To what extent and when should Counsel’s brief fee be recoverable where a matter settles shortly before a hearing? The issue was recently considered in a challenge to a detailed assessment in Hugh Cartwright & Amin v Devoy-Williams and another [2018] EWHC 1692 (QB) (4 July 2018) (Davies J).

The case involved a dispute over an unpaid bill in the sum of £19,276.00. The Claimant issued proceedings, and the Defendants separately issued a negligence claim.

A settlement for £24,250.00 was agreed at a mediation in early 2016, the day before a preliminary hearing on a jurisdiction issue and five days before the trial. The Defendants agreed to pay the Claimant’s costs subject to Detailed Assessment if not agreed. The Claimant served a Bill of Costs in the sum of £50,305.83 and as costs could not be agreed the matter proceeded to Detailed Assessment. Master Rowley’s Detailed Assessment was challenged by the Claimant on four grounds, two of which succeeded.

At assessment Master Rowley reduced Counsel’s brief fee by more than half, from £6,500.00 claimed to £3,000.00. The reasoning provided for the reduction was on the basis that Counsel was notified that the case had settled at 10:30pm and could in the Master’s opinion have been stood down in the late afternoon.

On appeal, the High Court disagreed with Mrs Justice Nicola Davies stating “In the context of this ‘high temperature’ litigation, the case was not settled until it was finally settled which was not until 10:30pm on the night before the jurisdiction hearing. Counsel’s brief fee had been incurred.

“No counsel properly observing his or her duty would stop working on this case until he or she had been informed of a final settlement. All the preparation work had been done. The barrister was entitled to be paid his or her fee.

The Claimant also succeeded in a ground of appeal concerning an offer made by the Defendants and the default position regarding the receiving party’s entitlement to the costs of detailed assessment proceedings under CPR 47.20(1). The Defendant had made an offer on 20 January 2017 to settle the Claimant’s costs for £29,500, inclusive of the costs of the assessment, conditional upon the Claimant agreeing that the Defendants could set off against that sum their entitlement to damages and costs in the negligence action.

In the first instance, Master Rowley ordered that the Defendants pay the Claimant’s costs up to 20 January 2017 and thereafter the Claimant pay the Defendants’ costs.

The Claimant argued on appeal that it was unable to accept the offer on the basis that the negligence action was being conducted by the firm’s insurers. Master Rowley acknowledged that the offer was incapable of acceptance but determined that the Claimant could have accepted quantum and either varied the conditions, or sought a hearing to determine set-off.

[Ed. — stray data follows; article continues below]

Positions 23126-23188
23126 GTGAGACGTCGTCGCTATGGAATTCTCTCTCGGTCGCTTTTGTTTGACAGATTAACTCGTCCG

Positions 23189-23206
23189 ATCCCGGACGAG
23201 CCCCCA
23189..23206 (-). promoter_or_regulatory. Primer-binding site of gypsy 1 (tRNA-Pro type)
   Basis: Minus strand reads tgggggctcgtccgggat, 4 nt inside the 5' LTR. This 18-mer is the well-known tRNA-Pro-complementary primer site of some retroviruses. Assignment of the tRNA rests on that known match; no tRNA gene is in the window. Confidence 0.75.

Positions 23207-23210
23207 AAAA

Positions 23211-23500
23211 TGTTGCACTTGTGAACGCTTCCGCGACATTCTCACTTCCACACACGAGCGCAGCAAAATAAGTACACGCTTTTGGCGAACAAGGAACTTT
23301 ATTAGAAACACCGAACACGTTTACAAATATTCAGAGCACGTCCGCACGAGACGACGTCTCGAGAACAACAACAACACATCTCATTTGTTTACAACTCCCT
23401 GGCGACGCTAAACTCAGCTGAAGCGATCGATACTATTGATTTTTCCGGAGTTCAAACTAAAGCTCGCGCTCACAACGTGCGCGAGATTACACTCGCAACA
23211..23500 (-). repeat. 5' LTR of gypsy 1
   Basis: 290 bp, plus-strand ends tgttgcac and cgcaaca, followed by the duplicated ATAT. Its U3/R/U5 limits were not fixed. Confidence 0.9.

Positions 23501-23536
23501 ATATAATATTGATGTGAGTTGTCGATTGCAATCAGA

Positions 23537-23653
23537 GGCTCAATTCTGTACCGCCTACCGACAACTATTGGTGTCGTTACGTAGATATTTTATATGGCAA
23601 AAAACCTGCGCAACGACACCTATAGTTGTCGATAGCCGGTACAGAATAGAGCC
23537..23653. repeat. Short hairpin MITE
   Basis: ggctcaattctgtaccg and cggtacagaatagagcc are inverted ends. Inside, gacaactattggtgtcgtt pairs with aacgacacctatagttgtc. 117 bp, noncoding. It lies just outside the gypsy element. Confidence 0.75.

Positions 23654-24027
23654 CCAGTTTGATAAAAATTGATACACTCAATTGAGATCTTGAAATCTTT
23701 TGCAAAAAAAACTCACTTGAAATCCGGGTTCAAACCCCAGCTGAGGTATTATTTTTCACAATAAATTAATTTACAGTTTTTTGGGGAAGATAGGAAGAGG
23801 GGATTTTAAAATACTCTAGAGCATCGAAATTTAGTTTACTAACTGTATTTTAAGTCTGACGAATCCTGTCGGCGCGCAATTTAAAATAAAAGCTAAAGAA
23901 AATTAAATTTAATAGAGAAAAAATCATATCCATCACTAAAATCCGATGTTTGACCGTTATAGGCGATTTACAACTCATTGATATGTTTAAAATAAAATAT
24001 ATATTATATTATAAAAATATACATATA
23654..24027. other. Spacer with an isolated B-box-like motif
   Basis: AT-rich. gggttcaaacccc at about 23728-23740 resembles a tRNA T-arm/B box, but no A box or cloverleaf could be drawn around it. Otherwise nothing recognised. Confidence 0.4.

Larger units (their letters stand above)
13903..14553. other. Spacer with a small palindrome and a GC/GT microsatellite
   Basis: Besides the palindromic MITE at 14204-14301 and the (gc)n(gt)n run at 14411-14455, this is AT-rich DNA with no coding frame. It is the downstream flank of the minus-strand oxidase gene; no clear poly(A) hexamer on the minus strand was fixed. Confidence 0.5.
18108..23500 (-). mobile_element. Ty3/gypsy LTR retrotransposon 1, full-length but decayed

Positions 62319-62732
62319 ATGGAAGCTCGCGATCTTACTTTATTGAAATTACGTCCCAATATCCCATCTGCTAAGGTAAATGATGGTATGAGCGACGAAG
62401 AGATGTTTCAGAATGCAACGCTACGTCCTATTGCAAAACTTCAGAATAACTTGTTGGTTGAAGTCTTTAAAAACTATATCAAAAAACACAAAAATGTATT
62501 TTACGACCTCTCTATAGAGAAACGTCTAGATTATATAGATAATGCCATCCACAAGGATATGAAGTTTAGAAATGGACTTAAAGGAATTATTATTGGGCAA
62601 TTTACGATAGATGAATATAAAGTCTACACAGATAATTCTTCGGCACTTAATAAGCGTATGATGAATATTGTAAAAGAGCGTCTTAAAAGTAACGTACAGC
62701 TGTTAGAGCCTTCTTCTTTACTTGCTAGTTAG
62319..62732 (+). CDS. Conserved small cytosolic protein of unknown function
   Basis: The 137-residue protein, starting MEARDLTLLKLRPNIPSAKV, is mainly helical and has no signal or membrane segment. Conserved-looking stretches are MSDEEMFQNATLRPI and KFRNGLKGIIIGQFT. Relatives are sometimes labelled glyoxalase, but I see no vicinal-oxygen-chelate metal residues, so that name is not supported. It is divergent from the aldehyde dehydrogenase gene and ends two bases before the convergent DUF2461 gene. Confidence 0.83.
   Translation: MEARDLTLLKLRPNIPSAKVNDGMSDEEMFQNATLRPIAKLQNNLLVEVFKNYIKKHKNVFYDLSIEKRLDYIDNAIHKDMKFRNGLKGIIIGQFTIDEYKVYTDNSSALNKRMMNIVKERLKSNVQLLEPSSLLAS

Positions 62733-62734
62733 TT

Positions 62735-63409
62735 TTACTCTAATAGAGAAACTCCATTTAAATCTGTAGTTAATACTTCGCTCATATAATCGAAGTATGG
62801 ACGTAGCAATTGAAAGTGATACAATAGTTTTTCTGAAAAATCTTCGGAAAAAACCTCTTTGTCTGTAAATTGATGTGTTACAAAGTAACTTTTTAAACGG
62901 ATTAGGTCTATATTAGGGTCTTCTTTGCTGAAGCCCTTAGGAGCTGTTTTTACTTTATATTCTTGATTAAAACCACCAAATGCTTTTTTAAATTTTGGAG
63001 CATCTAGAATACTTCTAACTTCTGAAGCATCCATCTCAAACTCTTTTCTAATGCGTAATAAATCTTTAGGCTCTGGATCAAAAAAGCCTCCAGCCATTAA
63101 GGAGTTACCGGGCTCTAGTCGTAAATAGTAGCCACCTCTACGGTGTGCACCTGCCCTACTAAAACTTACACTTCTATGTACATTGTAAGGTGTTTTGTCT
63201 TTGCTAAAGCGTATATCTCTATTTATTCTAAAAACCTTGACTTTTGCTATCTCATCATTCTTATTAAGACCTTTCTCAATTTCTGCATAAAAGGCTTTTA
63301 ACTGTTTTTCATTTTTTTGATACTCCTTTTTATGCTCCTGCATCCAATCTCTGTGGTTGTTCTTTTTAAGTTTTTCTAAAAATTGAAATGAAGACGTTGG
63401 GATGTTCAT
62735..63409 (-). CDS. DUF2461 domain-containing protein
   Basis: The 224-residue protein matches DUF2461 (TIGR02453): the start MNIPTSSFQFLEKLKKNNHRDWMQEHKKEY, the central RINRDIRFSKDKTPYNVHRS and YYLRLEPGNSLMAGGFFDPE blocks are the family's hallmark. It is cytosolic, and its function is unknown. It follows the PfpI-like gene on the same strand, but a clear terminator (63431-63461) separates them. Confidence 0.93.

Davies J accepted the Claimant’s argument that the quantum offer was linked to conditions and thus was one which it was unable to accept.

Accordingly, on appeal the High Court again ruled in favour of the Claimant, ruling that a valid Calderbank offer had to be acceptable on its stated terms and should not be one which contemplated further negotiation. The Master had erred by putting the burden on the receiving party (the Claimant in this instance) to negotiate on the conditions or make a counter-offer.

Two further grounds of Appeal were brought by the Claimant, which were unsuccessful including a challenge to the hourly rate allowed by Master Rowley which was dismissed due to the fact that the High Court was unable to consider the Particulars of Claim to assess the nature of the allegations. In the absence of the pleadings Mrs Justice Nicola Davies ruled that it was difficult to “state that the exercise of the Master’s discretion was outwith that which was reasonable.”

The Claimant also appealed the Master’s Order setting off the Claimant’s costs as assessed and detailed assessment costs against any costs liable to be paid in the negligence proceedings. This argument had, however, resolved due to a subsequent order in the negligence proceedings which meant that there was no legal costs for which the Claimant was responsible in the negligence proceedings against which any costs by these respondents could be set off.

This case will certainly be helpful to Claimant’s facing challenges over the recovery of Counsel’s fees for a hearing, where the matter settles shortly before, however, the slightly unusual fact that the matter did not settle until 10:30pm the day before the hearing was crucial in the decision made in the Claimant’s favour here. It seems likely that given the importance placed on the time of the settlement, had the matter have settled and Counsel stood down in the late afternoon (as Master Rowley had incorrectly suggested should have occurred in this case) the decision of the Appeal could have been different. This therefore highlights the importance of standing down Counsel as soon as a settlement is reached.


Melissa Parnham